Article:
But Garland is widely considered a moderate and a safe bet for the Obama administration in the face of already heated Republican opposition to any nominee. Obama said Garland would head up to Capitol Hill on Thursday to begin meeting with senators individually, despite the Republican party's stance on the nomination.


Senate Majority Leader Mitch McConnell responded to Garland's nomination on the Senate floor shortly after the president's announcement Wednesday. McConnell said that his opposition to Garland had nothing to do with the nominee as a person, but was about "principle".

Obama, McConnell said, moved forward with Garland "not with the intent of seeing a nominee confirmed, but in order to politicize" the issue ahead of the November 8 elections.

McConnell cited Vice President Joe Biden's 1992 speech, in which he warned Congress against confirming a Supreme Court nominee during an election year. "It would be our pragmatic conclusion that once the political season is underway, and it is, action on a Supreme Court nomination must be put off until after the election campaign is over," Biden said at the time.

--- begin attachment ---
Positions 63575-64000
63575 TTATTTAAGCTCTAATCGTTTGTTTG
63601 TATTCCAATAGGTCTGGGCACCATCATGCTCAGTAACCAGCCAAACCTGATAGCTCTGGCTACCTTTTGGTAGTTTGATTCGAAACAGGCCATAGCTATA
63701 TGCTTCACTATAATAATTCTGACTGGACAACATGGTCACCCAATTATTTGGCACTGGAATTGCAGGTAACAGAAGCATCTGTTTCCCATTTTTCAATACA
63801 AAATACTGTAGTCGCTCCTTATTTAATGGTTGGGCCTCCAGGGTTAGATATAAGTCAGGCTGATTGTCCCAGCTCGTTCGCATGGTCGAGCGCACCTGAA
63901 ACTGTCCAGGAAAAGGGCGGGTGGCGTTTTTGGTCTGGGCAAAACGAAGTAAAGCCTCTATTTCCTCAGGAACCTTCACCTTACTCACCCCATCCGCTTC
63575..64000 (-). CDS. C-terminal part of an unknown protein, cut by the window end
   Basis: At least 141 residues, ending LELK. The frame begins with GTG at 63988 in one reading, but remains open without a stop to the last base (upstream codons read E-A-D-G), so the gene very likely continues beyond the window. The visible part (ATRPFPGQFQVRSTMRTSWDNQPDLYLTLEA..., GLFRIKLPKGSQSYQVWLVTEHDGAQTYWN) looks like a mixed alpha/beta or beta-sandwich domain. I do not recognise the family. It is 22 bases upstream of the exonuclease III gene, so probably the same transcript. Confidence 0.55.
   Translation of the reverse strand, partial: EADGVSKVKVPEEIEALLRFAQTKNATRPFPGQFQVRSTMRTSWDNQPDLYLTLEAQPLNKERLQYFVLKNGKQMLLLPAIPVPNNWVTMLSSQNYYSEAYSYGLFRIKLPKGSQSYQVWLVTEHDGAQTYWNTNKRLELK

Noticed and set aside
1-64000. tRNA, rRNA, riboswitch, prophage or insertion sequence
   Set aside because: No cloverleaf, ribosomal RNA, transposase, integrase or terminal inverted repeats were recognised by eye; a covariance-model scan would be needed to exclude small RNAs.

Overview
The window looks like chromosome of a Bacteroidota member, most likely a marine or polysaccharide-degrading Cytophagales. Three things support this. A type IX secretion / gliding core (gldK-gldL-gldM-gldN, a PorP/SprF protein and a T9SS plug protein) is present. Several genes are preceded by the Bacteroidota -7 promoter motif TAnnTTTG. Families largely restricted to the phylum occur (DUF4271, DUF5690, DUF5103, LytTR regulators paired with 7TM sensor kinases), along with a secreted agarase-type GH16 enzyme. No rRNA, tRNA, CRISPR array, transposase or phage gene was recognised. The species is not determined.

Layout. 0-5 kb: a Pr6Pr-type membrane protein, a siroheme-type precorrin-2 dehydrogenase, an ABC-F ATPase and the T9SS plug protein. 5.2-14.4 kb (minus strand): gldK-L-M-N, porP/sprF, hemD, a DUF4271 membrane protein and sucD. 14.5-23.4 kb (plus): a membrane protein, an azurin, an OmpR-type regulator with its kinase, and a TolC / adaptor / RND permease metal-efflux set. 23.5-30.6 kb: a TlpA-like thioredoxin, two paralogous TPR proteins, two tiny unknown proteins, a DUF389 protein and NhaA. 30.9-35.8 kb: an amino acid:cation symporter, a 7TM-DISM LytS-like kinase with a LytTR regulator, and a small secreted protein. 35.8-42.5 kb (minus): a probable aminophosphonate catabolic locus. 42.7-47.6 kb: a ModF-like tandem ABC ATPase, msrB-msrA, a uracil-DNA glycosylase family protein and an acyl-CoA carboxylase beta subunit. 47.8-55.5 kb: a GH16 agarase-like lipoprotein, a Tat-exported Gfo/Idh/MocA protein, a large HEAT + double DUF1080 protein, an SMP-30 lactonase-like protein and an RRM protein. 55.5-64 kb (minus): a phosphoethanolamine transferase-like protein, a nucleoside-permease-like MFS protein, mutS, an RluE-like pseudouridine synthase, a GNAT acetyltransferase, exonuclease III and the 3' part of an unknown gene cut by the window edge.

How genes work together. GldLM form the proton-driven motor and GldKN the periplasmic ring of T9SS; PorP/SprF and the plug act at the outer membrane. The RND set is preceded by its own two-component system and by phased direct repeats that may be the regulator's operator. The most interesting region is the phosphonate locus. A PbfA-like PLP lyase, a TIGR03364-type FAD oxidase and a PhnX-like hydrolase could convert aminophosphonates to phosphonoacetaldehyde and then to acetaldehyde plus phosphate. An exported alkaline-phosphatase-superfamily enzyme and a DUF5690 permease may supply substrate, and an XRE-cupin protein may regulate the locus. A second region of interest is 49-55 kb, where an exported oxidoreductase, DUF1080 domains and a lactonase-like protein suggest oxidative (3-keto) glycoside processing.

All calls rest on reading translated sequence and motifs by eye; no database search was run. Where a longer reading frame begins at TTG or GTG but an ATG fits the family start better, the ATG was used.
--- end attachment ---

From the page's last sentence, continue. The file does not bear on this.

"The Biden rule reminds us that the decision the Senate announced weeks ago remains about a principle and not a person," McConnell said.

But Biden has said that those remarks have been taken out of context by Republicans, arguing now that "this is not an accurate description of my views on the subject." Biden said in the same 1992 speech that he would accept a moderate or compromise nominee, according to the New York Times.

Senate Judiciary Committee chairman Chuck Grassley echoed McConnell's comments, saying Wednesday that it is the president's constitutional right to nominate a candidate, but that it is also the Senate's right to block that nomination. He reiterated the Senate majority's position on an Obama nominee, asking the president to "give the people a voice in filling this vacancy."


Obama argued on Wednesday that an appointment to "an institution as important as the Supreme Court" "should be above politics." He asked Republicans to give Garland a fair confirmation hearing and up and down vote, saying that failure to do so would cause the US justice system and democracy to suffer.

The president praised Garland not only for his "brilliant legal mind," but also his "compassion," as demonstrated in his work on the Oklahoma bombing case. As chief judge at the DC circuit court, Garland is known for "building consensus as a thoughtful, fair-minded judge who follows the rule of law," Obama said.